More time needed, Britain’s May returns to parliament for Brexit

More time needed, Britain’s May returns to parliament for Brexit

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LONDON (Reuters) – British Prime Minister Theresa May returns to parliament on Thursday to seek renewed backing for her plan to renegotiate her Brexit deal with Brussels, just weeks before the March 29 leave date and amid warnings over the risk of a disorderly exit.
While Thursday’s vote is symbolic, it could again become the focus for increasing frustration in parliament over her strategy to leave the European Union, with many accusing May of running down the clock.
If parliament does not ultimately approve a deal, under current legislation Britain will leave without an agreement, an outcome many businesses say would be catastrophic for the world’s fifth largest economy by causing major delays at ports, fracturing international supply chains and hindering investment.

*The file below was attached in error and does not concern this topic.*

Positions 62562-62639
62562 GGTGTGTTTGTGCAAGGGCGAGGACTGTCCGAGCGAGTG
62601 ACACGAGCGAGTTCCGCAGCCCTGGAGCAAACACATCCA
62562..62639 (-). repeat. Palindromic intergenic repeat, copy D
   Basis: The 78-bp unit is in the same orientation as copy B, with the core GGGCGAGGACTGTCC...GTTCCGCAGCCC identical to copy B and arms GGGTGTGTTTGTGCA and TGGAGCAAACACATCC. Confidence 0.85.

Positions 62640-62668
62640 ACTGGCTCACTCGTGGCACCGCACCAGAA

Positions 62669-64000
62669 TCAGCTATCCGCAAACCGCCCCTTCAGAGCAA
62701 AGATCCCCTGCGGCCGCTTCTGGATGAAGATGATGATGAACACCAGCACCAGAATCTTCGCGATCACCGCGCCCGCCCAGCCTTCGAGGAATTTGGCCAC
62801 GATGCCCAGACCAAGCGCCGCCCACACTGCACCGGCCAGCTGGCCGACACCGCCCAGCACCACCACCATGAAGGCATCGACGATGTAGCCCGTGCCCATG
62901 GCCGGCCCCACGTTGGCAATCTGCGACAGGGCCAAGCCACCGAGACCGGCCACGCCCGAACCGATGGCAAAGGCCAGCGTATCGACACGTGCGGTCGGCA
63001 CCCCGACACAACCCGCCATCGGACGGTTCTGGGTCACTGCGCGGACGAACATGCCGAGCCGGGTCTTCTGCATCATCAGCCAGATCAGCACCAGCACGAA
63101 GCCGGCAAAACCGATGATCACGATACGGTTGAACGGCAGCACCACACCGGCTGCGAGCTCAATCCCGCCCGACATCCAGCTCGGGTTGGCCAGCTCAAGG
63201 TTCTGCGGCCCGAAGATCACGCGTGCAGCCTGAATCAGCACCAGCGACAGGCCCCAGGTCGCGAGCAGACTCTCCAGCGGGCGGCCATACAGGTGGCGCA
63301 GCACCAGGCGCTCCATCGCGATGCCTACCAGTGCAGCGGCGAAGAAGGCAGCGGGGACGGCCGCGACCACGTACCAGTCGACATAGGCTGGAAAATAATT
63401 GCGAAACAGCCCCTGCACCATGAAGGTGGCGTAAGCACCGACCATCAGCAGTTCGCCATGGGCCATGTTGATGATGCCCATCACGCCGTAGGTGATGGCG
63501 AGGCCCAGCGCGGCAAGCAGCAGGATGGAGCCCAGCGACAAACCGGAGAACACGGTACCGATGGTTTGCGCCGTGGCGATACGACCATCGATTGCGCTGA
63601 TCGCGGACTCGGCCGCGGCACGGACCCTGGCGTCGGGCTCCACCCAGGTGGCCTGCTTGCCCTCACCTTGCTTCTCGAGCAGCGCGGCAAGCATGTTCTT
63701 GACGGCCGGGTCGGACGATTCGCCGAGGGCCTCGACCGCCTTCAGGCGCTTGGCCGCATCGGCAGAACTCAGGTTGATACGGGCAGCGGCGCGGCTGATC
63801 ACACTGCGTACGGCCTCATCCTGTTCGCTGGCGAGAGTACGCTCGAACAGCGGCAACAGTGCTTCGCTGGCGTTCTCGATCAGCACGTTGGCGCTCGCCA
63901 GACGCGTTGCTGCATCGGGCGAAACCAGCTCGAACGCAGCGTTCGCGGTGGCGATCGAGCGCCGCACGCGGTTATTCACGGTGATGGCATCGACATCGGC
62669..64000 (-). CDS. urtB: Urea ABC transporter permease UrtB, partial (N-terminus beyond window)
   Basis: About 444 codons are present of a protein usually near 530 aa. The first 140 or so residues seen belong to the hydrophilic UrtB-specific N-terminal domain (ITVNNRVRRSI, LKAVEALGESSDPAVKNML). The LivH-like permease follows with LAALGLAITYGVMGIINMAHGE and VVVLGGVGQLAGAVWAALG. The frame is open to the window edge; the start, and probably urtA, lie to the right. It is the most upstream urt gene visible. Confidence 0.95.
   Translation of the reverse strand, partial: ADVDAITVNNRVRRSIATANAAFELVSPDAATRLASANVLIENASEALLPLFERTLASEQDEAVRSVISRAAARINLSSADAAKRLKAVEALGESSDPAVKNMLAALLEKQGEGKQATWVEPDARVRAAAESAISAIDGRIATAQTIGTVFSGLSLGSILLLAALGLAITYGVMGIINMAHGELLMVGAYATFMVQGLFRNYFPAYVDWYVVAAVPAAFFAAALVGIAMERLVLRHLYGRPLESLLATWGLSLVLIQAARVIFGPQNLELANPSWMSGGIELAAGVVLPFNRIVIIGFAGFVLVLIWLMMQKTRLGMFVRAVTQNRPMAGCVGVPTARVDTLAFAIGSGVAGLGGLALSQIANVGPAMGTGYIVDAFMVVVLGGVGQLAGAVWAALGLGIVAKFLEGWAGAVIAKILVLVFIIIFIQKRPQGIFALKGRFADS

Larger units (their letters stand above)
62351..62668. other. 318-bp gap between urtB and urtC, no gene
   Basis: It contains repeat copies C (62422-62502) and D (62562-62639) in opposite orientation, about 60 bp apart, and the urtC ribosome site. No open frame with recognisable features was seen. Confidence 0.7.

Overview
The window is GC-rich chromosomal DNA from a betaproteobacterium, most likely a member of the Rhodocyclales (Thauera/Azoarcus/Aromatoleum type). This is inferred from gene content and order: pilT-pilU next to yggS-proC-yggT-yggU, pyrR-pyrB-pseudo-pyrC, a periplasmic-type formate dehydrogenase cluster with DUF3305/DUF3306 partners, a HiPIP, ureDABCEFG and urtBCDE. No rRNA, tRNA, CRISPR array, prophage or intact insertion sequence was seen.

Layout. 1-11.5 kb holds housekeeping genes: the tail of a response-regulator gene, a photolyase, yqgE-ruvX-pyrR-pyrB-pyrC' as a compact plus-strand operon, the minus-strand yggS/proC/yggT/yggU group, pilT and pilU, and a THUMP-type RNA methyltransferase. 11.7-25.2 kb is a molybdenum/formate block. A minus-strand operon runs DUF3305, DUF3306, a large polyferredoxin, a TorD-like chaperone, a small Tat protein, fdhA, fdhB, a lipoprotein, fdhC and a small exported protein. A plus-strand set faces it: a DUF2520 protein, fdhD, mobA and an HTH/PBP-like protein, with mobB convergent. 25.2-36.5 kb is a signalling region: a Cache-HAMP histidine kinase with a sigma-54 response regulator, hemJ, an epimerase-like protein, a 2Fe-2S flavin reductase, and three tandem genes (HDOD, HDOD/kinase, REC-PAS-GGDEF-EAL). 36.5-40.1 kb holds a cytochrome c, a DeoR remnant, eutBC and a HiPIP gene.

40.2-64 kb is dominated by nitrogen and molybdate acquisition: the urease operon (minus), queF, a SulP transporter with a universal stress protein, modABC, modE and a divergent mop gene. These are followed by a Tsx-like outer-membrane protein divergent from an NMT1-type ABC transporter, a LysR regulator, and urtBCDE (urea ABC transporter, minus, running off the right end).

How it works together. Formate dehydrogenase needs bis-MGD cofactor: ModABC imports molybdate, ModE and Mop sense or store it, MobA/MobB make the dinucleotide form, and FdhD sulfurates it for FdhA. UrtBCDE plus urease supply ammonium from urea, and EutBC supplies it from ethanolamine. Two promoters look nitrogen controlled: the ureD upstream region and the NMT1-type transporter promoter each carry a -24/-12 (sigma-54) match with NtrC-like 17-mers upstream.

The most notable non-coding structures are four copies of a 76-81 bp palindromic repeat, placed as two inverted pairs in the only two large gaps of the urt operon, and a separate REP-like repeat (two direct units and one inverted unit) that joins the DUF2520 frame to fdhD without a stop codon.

So far, parliament has backed May in asking for more time and supported her attempt to secure changes to the divorce deal, specifically on the so-called backstop arrangement to prevent a return of border controls between Northern Ireland and Ireland.
But lawmakers are increasingly concerned that as the departure date gets closer, Britain risks leaving without a deal or being faced with a stark choice – back May’s deal, force a no-deal Brexit or have no Brexit at all.
Comments by May’s chief Brexit negotiator, Olly Robbins, overheard by an ITV correspondent at a hotel bar in Brussels have done little to boost trust among lawmakers. He was reported as saying lawmakers would have to choose whether to accept a reworked Brexit deal or a potentially significant delay.

Pro-Brexit demonstrators protest outside the Houses of Parliament, in Westminster, London, Britain, February 13, 2019. REUTERS/Hannah McKay
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